Jon M. Kleinberg

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Long a matter of folklore, the “small-world phenomenon” — the principle that we are all linked by short chains of acquaintances — was inaugurated as an area of experimental study in the social sciences through the pioneering work of Stanley Milgram in the 1960’s. This work was among the first to make the phenomenon quantitative, allowing people to speak of(More)
How do real graphs evolve over time? What are "normal" growth patterns in social, technological, and information networks? Many studies have discovered patterns in <i>static graphs</i>, identifying properties in a single snapshot of a large network, or in a very small number of snapshots; these include heavy tails for in- and out-degree distributions,(More)
How do real graphs evolve over time&quest; What are normal growth patterns in social, technological, and information networks&quest; Many studies have discovered patterns in <i>static graphs</i>, identifying properties in a single snapshot of a large network or in a very small number of snapshots; these include heavy tails for in- and out-degree(More)
We study online social networks in which relationships can be either positive (indicating relations such as friendship) or negative (indicating relations such as opposition or antagonism). Such a mix of positive and negative links arise in a variety of online settings; we study datasets from Epinions, Slashdot and Wikipedia. We find that the signs of links(More)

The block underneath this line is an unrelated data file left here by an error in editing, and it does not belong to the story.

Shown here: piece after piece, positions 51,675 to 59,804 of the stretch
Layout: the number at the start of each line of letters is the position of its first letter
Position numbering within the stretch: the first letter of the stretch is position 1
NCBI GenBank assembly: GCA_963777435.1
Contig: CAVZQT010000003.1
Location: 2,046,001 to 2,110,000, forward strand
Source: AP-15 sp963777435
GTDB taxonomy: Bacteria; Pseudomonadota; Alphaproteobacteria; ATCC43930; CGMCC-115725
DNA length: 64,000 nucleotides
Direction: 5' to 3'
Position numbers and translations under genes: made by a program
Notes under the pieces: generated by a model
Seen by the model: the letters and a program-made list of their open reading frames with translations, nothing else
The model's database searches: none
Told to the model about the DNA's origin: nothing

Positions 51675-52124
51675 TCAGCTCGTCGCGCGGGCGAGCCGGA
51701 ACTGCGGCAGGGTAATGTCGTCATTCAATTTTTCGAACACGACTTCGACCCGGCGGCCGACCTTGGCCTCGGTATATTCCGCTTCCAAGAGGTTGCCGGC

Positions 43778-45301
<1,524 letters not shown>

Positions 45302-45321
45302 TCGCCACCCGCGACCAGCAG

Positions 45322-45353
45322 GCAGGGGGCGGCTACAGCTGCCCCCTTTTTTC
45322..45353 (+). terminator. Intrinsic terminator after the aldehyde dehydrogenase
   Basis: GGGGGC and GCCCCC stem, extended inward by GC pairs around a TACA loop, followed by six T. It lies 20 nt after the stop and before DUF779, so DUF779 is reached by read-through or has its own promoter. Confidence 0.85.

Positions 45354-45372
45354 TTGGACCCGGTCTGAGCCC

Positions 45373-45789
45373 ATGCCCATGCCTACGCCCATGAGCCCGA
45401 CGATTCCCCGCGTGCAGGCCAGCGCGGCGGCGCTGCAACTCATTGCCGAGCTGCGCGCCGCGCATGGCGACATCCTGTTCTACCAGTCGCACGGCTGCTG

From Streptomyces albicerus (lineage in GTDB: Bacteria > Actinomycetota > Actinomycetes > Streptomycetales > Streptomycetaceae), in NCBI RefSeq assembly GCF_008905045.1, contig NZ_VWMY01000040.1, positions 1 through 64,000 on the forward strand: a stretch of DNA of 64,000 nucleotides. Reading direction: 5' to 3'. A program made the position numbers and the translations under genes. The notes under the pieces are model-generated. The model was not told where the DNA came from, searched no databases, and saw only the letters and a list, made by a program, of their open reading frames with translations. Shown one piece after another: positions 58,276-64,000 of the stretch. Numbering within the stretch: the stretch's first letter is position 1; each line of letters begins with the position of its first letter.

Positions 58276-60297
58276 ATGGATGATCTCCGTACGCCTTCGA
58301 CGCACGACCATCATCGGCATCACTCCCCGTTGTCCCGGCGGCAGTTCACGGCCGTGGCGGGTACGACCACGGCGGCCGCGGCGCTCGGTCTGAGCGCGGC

A fundamental problem in text data mining is to extract meaningful structure from document streams that arrive continuously over time. E-mail and news articles are two natural examples of such streams, each characterized by topics that appear, grow in intensity for a period of time, and then fade away. The published literature in a particular research field(More)
The processes by which communities come together, attract new members, and develop over time is a central research issue in the social sciences - political movements, professional organizations, and religious denominations all provide fundamental examples of such communities. In the digital domain, on-line groups are becoming increasingly prominent due to(More)
Network design is a fundamental problem for which it is important to understand the effects of strategic behavior. Given a collection of self-interested agents who want to form a network connecting certain endpoints, the set of stable solutions - the Nash equilibria - may look quite different from the centrally enforced optimum. We study the quality of the(More)
How can we generate realistic networks? In addition, how can we do so with a mathematically tractable model that allows for rigorous analysis of network properties? Real networks exhibit a long list of surprising properties: Heavy tails for the inand out-degree distribution, heavy tails for the eigenvalues and eigenvectors, small diameters, and(More)